FORMER CARD DEALER PLEADS GUILTY IN CASINO CHEAT CASE
Woman Conspired to use “False Shuffle” to Steal Money From Emerald Queen Casino
THONGSOK SOVAN, 41, of Tacoma, Washington, pleaded guilty yesterday in U.S. District Court in Tacoma to Conspiracy to Steal Funds from a Tribal Gaming Facility. SOVAN faces up to five years in prison, a $250,000 fine and three years of supervised release when sentenced by U.S. District Judge Ronald B. Leighton on June 13, 2008.
SOVON was indicted by a Seattle grand jury in February 2006, in connection with a 2003 scheme to steal more than $1 million from the Emerald Queen Casino near Fife, Washington. According to the indictment, the defendants and others executed a “false shuffle” cheating scheme at the Emerald Queen Casino during mini-baccarat games. The indictment alleged that members of the criminal organization bribed casino card dealers such as SOVAN to perform false shuffles during card games, thereby creating “slugs” of un-shuffled cards. Members of the group would then bet on the known order of cards when the slug of cards appeared on the table. The 12 count indictment charged conspiracy, Theft of Funds from a Gaming Establishment on Indian Lands, and Interstate Transportation of Stolen Property. The indictment was unsealed in May 2007.
Some of the defendants in the case involving cheating at the Emerald Queen, are also named in an indictment returned in the Southern District of California. According to the indictment, from in or about March 2002, through the date of the indictment, the defendants formed and participated in a racketeering enterprise by cheating at gambling at casinos across the United States. The indictment lists 18 casinos that were allegedly targeted by members of the conspiracy, including 10 casinos that are owned and operated by Indian tribes.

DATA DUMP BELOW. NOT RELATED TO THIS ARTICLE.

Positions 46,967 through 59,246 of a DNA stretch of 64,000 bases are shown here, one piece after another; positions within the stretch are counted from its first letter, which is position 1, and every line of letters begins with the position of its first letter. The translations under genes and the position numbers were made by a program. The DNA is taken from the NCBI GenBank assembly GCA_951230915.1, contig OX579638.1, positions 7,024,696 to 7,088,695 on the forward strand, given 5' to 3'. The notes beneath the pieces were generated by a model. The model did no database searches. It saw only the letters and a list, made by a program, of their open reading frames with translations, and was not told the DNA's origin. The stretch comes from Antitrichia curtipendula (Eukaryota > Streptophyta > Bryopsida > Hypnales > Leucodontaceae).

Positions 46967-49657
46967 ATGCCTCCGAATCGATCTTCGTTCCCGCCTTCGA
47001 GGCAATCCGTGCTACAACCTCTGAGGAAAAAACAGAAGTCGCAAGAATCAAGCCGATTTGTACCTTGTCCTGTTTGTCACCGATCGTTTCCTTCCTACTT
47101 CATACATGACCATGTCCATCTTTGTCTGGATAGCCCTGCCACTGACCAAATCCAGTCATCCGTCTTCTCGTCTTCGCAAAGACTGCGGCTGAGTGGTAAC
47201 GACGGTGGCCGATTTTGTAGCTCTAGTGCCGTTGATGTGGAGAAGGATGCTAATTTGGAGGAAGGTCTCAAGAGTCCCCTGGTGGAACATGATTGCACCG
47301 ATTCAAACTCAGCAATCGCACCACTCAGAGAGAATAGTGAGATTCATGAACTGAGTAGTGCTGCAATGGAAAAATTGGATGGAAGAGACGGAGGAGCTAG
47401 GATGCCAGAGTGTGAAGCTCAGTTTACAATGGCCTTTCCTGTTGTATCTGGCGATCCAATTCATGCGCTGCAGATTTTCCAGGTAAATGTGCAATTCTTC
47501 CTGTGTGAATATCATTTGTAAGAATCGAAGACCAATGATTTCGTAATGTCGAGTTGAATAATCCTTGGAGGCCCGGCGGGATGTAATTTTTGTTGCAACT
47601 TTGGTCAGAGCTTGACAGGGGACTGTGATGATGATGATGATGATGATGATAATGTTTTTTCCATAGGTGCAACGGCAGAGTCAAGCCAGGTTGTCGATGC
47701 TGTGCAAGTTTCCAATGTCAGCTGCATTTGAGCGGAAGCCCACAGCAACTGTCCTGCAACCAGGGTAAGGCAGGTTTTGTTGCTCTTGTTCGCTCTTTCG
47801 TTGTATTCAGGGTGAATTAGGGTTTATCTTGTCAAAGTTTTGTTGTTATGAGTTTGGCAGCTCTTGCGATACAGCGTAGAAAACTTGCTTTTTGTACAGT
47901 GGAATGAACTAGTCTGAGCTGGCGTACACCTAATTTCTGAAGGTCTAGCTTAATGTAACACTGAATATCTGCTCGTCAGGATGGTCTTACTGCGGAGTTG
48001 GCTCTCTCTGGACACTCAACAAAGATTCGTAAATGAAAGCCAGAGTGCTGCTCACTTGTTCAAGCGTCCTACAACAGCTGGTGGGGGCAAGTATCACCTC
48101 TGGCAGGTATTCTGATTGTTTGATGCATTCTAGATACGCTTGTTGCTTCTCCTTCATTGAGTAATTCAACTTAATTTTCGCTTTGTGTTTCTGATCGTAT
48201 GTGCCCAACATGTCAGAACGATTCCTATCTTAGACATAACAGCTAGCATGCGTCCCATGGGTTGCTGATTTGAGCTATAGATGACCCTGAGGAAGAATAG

In her plea agreement SOVAN admits that between April 2003, and October 2003, she was paid $1,000 for each day that she performed at least two false shuffles, so that other conspirators could win big on mini-baccarat at the Emerald Queen Casino. SOVAN admits to five specific days in September and October 2003, when she performed the false shuffle for the cheat team. The plea agreement indicates that those days are just a limited sample of a number of days when SOVAN assisted the cheat team.
In the Western District of Washington the case was investigated by the FBI and the Washington State Gambling Commission, with assistance from the Puyallup Tribal Gaming Agency. In California, the case is being investigated by the Federal Bureau of Investigation’s San Diego Field Office, the Internal Revenue Service’s Criminal Investigation Division, the San Diego Sheriff’s Department, and the California Department of Justice’s Division of Gambling Control.
In the Western District of Washington the case is being prosecuted by Assistant United States Attorney J. Tate London.
For additional information please contact Emily Langlie, Public Affairs Officer for the United States Attorney’s Office, at (206) 553-4110.